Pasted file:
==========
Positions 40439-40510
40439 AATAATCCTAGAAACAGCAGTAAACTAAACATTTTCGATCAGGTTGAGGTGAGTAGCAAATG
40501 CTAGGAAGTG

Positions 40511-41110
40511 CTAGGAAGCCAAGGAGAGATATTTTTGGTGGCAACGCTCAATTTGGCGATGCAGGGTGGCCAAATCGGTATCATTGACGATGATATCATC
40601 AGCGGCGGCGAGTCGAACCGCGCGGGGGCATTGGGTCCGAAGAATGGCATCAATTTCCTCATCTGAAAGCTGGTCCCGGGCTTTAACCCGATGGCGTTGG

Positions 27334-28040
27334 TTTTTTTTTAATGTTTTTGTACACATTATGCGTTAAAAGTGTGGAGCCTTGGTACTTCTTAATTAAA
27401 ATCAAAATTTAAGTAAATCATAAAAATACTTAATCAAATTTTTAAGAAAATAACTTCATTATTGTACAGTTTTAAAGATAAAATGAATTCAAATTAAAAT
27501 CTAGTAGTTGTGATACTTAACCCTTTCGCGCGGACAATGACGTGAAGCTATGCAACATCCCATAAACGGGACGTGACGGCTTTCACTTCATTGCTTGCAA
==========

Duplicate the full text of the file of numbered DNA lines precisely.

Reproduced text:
Positions 40439-40510
40439 AATAATCCTAGAAACAGCAGTAAACTAAACATTTTCGATCAGGTTGAGGTGAGTAGCAAATG
40501 CTAGGAAGTG

Positions 40511-41110
40511 CTAGGAAGCCAAGGAGAGATATTTTTGGTGGCAACGCTCAATTTGGCGATGCAGGGTGGCCAAATCGGTATCATTGACGATGATATCATC
40601 AGCGGCGGCGAGTCGAACCGCGCGGGGGCATTGGGTCCGAAGAATGGCATCAATTTCCTCATCTGAAAGCTGGTCCCGGGCTTTAACCCGATGGCGTTGG

Positions 27334-28040
27334 TTTTTTTTTAATGTTTTTGTACACATTATGCGTTAAAAGTGTGGAGCCTTGGTACTTCTTAATTAAA
27401 ATCAAAATTTAAGTAAATCATAAAAATACTTAATCAAATTTTTAAGAAAATAACTTCATTATTGTACAGTTTTAAAGATAAAATGAATTCAAATTAAAAT
27501 CTAGTAGTTGTGATACTTAACCCTTTCGCGCGGACAATGACGTGAAGCTATGCAACATCCCATAAACGGGACGTGACGGCTTTCACTTCATTGCTTGCAA